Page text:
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May 18, 2021

Calamity Jane Mugging at Wild Bill Hickok’s Grave, 1903

A historic photo of Martha Jane Cannary, better known as Calamity Jane, mugging at the grave of James Butler “Wild Bill” Hickok in Mt. Moriah Cemetery, Deadwood, South Dakota, ca. 1903.

This photo by J. A. Kumpf, is believed to be from 1903 which would have been shortly before her death. (Library of Congress)

Hickok was shot and killed by Jack McCall on August 2, 1876 while playing poker in a saloon in Deadwood, South Dakota. The hand of cards which he supposedly held at the time of his death has become known as the dead man’s hand: two pairs; black aces and eights.

Cannary claimed to have been married to Hickok and that he was the father of her child. Though Wild Bill and Calamity Jane were certainly acquainted, there is little evidence that would substantiate the claim that they were married.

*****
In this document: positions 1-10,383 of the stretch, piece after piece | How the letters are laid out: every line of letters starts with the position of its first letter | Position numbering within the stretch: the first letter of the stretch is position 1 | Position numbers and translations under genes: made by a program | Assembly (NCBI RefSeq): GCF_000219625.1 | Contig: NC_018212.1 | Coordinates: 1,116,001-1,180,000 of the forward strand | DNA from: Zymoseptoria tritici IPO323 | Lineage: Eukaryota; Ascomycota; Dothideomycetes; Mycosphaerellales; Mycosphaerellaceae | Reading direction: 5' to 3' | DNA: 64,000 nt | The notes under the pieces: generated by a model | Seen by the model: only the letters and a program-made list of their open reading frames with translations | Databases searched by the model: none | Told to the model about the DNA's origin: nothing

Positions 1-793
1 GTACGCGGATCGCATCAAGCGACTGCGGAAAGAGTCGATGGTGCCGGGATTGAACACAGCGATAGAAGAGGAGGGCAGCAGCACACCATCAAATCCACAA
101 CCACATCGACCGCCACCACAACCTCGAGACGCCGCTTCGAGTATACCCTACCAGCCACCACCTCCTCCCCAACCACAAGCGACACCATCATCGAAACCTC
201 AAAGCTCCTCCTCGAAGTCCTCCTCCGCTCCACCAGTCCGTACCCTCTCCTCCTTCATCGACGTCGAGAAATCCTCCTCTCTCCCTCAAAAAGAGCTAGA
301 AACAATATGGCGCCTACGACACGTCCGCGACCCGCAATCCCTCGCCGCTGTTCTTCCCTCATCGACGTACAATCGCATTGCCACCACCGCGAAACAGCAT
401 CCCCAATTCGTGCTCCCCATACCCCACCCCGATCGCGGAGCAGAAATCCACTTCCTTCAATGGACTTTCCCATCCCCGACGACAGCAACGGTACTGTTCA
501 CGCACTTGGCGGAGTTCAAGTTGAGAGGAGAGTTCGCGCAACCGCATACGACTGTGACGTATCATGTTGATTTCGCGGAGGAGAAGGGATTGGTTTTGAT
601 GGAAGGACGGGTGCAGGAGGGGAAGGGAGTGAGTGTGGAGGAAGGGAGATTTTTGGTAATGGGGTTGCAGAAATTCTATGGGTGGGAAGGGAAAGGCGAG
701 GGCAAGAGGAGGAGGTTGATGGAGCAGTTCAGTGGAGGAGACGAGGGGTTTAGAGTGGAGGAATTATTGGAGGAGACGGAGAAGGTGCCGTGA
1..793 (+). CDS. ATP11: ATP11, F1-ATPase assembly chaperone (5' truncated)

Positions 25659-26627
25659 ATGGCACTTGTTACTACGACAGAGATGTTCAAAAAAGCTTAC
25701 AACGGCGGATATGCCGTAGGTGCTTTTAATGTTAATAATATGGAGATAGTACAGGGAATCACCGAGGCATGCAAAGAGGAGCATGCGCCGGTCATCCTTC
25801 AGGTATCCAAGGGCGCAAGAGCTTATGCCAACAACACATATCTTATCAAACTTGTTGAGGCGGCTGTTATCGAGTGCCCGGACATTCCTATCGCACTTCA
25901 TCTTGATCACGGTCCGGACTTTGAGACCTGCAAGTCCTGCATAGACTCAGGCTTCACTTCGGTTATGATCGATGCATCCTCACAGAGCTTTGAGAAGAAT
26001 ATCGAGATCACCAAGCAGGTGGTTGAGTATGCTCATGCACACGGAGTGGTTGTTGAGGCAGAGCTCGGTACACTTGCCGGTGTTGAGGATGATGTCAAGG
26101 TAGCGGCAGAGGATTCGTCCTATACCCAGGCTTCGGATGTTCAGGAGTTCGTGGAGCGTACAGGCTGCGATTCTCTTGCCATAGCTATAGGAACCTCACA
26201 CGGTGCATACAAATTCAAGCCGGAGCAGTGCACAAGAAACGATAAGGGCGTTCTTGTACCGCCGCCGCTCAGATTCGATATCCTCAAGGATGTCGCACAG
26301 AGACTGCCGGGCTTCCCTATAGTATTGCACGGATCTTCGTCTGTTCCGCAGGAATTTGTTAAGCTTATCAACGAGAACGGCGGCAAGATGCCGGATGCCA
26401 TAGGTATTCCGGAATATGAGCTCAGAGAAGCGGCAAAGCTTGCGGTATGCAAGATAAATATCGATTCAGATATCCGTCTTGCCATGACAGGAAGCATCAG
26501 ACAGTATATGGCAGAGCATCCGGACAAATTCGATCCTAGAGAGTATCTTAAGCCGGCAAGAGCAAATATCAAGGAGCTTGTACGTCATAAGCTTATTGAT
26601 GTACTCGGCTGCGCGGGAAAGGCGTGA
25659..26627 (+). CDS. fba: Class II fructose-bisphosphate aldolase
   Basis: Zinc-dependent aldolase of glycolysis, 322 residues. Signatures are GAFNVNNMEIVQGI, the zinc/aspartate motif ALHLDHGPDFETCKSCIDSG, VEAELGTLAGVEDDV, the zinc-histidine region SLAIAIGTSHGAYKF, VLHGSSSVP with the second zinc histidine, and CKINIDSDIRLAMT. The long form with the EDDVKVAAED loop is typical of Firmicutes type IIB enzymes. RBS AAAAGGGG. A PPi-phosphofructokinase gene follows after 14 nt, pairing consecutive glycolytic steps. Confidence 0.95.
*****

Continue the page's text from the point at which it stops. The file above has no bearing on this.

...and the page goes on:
In 1891 Mount Moriah Cemetery became an official attraction when J.H. Riordan carved a red sandstone bust of Wild Bill and placed it on atop a pedestal on his grave. Souvenir hunters soon began chipping away, removing Bill’s hair and nose. By 1903, when Calamity Jane returned to Deadwood to visit the grave, Wild Bill’s head was completely gone. She died soon afterward, and was buried next to Wild Bill. Some say that this was her dying wish, while others suspect it was a posthumous prank played on Bill by his friends, as some people say that Wild Bill “had no use for her when he was alive.”


Also buried in Mount Moriah are a townful of lesser Deadwood personalities with equally colorful names, such as Potato Creek Johnny, Preacher Smith, and Madam Dora DuFran.




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